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Class 9 Geography Chapter 6 Notes - Population

Introduction

  • The people are important to develop the economy and society. 
  • The people make and use resources and are themselves resources with varying quality. 
  • Coal was only a piece of rock until people were able to invent technology to obtain it and make it a ‘resource’. Hence, the population is the pivotal element in social studies. 
  • It is the point of reference from which all other elements are observed and from which they derive significance and meaning. 
  • Their numbers, distribution, growth and characteristics or qualities provide the basic background for understanding and appreciating all aspects of the environment. 
  • Human beings are producers and consumers of the earth’s resources
  • Therefore, it is important to know how many people are in a country, where they live, how and why their numbers are increasing and what their characteristics are.

Class 9 Geography Chapter 6 Notes - Population

Three major aspects of the population are of primary concern:

  • Population size and distribution: How many people are there and where are they located?
  • Population growth and processes of population change: How has the population grown and changed through time?
  • Characteristics or qualities of the population: What are their age, sex-composition literacy levels, occupational structure and health conditions?

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Census: A census is an official enumeration of the population done periodically. In India, the first census was held in 1872. The first complete census however was taken in the year 1881. Since then, censuses have been held regularly every tenth year. The Indian census is the most comprehensive source of demographic, social and economic data.

Population Size and Distribution

Indian’s Population Size and Distribution by Numbers

  • India’s population as of March 2011 stood at 1210.6 million, which accounts for 17.5 percent of the world’s population. These 1.21 billion people are unevenly distributed over our country's vast area of 3.28 million square km, which accounts for 2.4 percent of the world’s area.
  • The 2011 Census data reveals that Uttar Pradesh, with a population size of 199 million people, is the most populous state in India. Uttar Pradesh accounts for about 16 percent of the country’s population. on the other hand, the Himalayan state Sikkim has a population of just about 0.6 million and Lakshadweep has only 64, 429 people.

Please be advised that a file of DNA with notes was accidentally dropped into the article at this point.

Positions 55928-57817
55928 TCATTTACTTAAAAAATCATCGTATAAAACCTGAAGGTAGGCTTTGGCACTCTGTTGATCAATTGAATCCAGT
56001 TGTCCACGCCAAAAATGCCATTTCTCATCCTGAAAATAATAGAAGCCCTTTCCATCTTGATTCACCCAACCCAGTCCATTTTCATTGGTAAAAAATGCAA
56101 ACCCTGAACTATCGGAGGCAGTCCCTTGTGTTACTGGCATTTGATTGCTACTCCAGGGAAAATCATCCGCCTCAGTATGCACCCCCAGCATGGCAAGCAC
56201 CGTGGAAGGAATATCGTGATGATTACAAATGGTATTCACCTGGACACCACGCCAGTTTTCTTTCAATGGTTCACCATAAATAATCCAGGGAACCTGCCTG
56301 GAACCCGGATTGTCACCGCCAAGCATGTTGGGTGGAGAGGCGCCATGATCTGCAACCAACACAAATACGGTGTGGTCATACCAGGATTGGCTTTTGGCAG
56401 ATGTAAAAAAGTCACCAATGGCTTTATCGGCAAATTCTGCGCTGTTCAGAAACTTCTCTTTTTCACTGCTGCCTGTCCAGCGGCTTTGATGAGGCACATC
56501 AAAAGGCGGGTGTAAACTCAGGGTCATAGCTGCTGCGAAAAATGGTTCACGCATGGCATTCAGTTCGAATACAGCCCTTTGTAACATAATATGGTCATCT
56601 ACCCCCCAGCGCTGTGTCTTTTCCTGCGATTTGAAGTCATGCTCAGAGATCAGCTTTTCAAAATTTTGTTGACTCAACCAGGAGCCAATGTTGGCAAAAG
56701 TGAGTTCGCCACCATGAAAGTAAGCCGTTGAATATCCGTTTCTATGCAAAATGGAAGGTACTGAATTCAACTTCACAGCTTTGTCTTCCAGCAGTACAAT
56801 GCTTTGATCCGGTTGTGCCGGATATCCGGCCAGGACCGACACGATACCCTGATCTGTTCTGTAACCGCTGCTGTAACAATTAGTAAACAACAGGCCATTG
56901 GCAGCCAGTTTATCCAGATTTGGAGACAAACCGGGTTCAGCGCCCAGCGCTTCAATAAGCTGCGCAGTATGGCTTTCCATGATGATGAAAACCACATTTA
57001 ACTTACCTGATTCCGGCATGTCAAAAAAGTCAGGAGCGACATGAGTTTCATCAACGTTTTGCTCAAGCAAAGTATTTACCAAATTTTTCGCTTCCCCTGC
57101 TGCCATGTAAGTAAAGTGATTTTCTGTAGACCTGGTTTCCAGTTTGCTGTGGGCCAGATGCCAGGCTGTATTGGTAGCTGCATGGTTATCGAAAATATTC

• Almost half of India’s population lives in just five states. These are Uttar Pradesh,  Maharashtra, Bihar, West Bengal, and Andhra Pradesh. Rajasthan, the biggest state in terms of area, has only 5.5 percent of India's total population.

Indian’s Population Distribution by Density

Population density is calculated as the number of persons per unit area. India is one of the most densely populated countries in the world. The population density of India in the year 2011 was 328 persons per sq. km. densities vary from 1,102 persons per sq. km in West Bengal to only 17 persons per sq km in Arunachal Pradesh.Class 9 Geography Chapter 6 Notes - Population

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  • Low Density: The states of Jammu and Kashmir, Himachal Pradesh, Uttaranchal, Arunachal Pradesh, Nagaland, Manipur, Tripura, Meghalaya, Rajasthan And Madhya Pradesh Have Very Low Population Density. Rugged terrain and unfavorable climatic conditions are mainly responsible for the sparse population in these areas.
  • Moderate Density: The bulk of the peninsula blocks and Assam have a moderate density of population. The distribution of population is influenced here by the rocky nature of the terrain, low to moderate rain, and shallow and less fertile soil.
  • High density: The Northern Plains, Tamil Nadu and Kerala have a high to very high density of population because of the plain terrain, rice and fertile soil, abundant rainfall and moderate climate.

Class 9 Geography Chapter 6 Notes - Population

Population Growth and Processes of Population Change

The population is a dynamic phenomenon. The numbers, distribution and composition of the population are constantly changing. This is the influence of the three processes, namely – births, deaths and migrations.

Population Growth

  • Growth of population refers to the change in the number of inhabitants of a country/territory during a specific period of time. Such a change can be expressed in two ways: in terms of absolute numbers and in terms of percentage change per year.
  • The absolute number added each year or decade is the magnitude of the increase. It is obtained by simply subtracting the earlier population from the latter population. It is referred to as the absolute increase. When a low annual rate is applied to a very large population, it yields a large absolute increase. India’s current annual increase in the population of 16.5 million is large enough to neutralize efforts to conserve the resource endowment and environment.
  • The rate or the pace of population increase is the other important aspect. It is studied in percent per annum, e.g., a rate of increase of 2 percent per annum means that in a given year, there was an increase of two persons for every 100 persons in the base population. this is referred to as the annual growth rate.
  • India’s population has been steadily increasing from 361 million in 1951 to 1210 million in 2011. From 1951 to 1981, the annual rate of population growth was steadily increasing. Since 1981, however, the rate of growth started declining gradually. During this period, birth rates declined rapidly. The declining trend of growth rate is indeed a positive indicator of the efforts of birth control. Despite that, the total additions to the population base continue to grow, and India may overtake China in 2045 to become the most populous country in the world.

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What is the population density of India in the year 2011?
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Processes of Population Change / Growth

There are three main processes of population change. They are:
(i) Birth rates                            
(ii) Death rates and                            
(iii) Migration
The natural increase in population is the difference between birth rates and death rates.

1. Birth rate: Birth rate indicates the number of births in a country during a year per 1,000 population.